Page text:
“Where winds blow from many directions”
InMarch 1778, about 1,500 natives of the Nuu-chah-nulth (Nootka) confederacy of 13 First Nations were living in a summer village with wooden longhouses at Yuquot on the west side of what is now called Vancouver Island. Led by Chief Maquinna, they were hunter-gatherers, who lived from the bounty of the ocean, particularly salmon and halibut, as well as sea mammals and shellfish. They also hunted and gathered plant foods.
Can you imagine their surprise when two sailing ships, the Resolution and Discovery with enormous white sails and manned by people with pale skins, entered the cove. This was a momentous historic event, the first encounter of northwest-coast indigenous people with white men.
Captain James Cook had pulled in to make repairs and must have been pleased that the indigenous people were friendly. For a month the two parties engaged in trade with the natives providing sea otter pelts and the visitors supplying knives, chisels, nails, buttons and metal goods. Yuquot, which means “where winds blow from many directions”, was later renamed Friendly Cove due to the welcoming nature of the natives. (Today, the Mowachaht/Muchakaht First Nation, whose land it is, is reviving the name Yuquot.)
This encounter led to a frenzy of activity with numerous ships coming from Europe to trade for the coveted sea-otter pelts. Already living in a bountiful region, the local tribes now also received valuable trade goods. For the next few decades, the 13 Nootka tribes were the wealthiest in Canada, and Yuquot became known as the Centre of the World for the tribes of Vancouver Island.
Chief Maquinna, the leader of the Nuu-chah-nulth people during this fur-trade heyday, was a shrewd negotiator in trade, and played an important diplomatic role in completely different historical event. The Spanish were trying to claim this territory and tensions between them and the British flared. Chief Maquinna helped resolve the situation peacefully. He is still revered today.
The late 1700s and early 1800s were the glory years for the peoples of this area. However, traumatic times lurked around the corner. First, the hunger for furs petered out and the last sea otter trading vessel departed the area in 1825. Then European diseases (malaria and smallpox) struck and, combined with cultural turmoil resulting from contact with westerners, by 1830 more than 90 per cent of the Nuu-chah-nulth had died. The federal Indian Act and residential schools followed, leading to a long period of effectively being second-class citizens in their own country.
Today, the Mowachaht/Muchalaht First Nation live on Tsaxana Reserve at Gold River, and consider Yuquot, which was declared a National Historic Site in 1923, a crucial part of their heritage. They recognize the historical significance of this spot and, as part of their economic revival, are working to make it a tourist destination.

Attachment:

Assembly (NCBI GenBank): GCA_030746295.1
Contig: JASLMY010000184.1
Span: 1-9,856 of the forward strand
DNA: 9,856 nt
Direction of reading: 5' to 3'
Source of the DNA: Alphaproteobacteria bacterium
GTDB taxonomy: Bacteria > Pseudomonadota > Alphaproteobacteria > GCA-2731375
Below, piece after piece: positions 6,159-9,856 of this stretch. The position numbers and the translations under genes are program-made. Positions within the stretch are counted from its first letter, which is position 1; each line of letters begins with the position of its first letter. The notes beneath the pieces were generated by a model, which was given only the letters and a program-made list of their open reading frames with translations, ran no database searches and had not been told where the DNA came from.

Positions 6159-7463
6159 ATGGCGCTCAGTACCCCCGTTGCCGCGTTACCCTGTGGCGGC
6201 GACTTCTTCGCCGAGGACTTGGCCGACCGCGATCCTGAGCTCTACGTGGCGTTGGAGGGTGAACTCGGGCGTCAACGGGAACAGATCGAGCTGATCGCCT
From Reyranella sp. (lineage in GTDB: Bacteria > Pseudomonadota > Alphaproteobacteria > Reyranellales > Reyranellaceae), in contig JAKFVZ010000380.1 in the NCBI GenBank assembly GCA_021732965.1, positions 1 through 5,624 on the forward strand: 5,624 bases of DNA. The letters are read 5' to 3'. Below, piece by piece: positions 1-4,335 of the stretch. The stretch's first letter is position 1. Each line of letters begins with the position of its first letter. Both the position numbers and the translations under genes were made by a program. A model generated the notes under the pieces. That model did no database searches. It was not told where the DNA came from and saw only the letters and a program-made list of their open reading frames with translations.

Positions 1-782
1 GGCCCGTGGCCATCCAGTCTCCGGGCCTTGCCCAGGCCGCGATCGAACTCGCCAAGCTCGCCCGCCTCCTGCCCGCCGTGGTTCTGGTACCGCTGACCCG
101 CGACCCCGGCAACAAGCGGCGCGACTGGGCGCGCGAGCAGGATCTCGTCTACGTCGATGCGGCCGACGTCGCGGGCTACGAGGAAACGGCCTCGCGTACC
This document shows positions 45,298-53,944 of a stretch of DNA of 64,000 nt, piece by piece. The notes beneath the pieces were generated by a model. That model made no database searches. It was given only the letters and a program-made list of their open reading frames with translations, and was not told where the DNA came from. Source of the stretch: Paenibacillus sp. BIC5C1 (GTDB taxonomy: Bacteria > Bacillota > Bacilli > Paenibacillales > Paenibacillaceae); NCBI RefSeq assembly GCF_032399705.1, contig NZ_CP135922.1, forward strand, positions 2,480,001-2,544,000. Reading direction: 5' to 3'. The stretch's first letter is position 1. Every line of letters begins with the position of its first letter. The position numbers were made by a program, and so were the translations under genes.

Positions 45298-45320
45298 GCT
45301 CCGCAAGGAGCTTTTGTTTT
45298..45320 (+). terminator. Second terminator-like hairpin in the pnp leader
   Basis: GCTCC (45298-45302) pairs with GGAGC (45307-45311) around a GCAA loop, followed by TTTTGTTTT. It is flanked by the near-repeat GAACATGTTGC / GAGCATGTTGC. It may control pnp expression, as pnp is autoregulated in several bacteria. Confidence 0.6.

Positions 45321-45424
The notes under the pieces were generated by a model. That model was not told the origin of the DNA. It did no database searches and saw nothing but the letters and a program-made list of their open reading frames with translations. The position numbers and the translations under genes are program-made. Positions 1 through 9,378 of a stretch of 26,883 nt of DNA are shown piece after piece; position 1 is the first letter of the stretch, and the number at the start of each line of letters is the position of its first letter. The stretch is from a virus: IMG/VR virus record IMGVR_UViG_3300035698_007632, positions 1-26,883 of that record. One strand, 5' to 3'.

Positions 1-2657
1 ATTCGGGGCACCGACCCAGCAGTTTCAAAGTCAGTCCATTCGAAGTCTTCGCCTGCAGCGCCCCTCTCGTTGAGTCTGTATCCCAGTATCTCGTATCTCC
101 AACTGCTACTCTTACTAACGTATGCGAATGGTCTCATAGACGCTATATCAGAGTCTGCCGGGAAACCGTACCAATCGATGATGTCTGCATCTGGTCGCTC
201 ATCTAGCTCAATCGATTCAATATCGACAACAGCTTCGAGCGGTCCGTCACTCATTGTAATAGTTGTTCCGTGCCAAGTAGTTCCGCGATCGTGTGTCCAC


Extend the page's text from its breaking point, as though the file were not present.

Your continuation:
Eager to learn about Yuquot and its important history, my wife, Ally, and I headed to Gold River and, because there is no road access, boarded the Uchuck III, a converted 136-foot mine sweeper, which carries freight and tourists. The cruise, through a landscape of inlets, islands and mountains, was hauntingly beautiful.
Reaching Yuquot we docked under the shadow of the lighthouse, built in 1911, which sits atop a rocky ridge. No permanent residents live here but visitors are attracted by nature, history and the southern terminus of the Nootka Trail.
It was still and peaceful, and I had the tingly feel of times past, for near the pier once stood the only Spanish fortification in Canada. Fort San Miguel was built with 16 cannons in 1789, only to be abandoned six years later.
I imagined the lively past with longhouses fronted by totems lining the shore. On a low ridge a ten-foot-tall carved wooden welcome figure with outstretched arms faced the ocean, inviting visitors to come ashore.
We walked to a church, built in 1954 after the original (1889) burned down. Now a Cultural Centre, the inside is alive with large totems and colourful carvings of eagles, wolves and orcas of the native pantheon.
Under an azure sky Ally and I explored the lonely landscape. We found a totem pole, one of the faces still showing tinges of blue paint, lying abandoned in the shrubbery. Raised in 1929, high winds knocked it over in 1994. Nearby in a small cemetery old tombstones were sinking under green growth.
The shed of master carver Sanford Williams, who lives here in the summer months, drew us in. With a large human-face mask in his lap he explained how he suffered at residential school and later overcame alcoholism. Today he creates his carvings with handmade tools in the traditional way. Numerous art pieces were in the shed and he showed photos of totem poles and other creations.
It was time to leave, but I lingered, admiring William’s beautiful carvings and paintings. They were a reminder of Yuquot’s glorious past, and a hopeful sign that a resurgence is underway.
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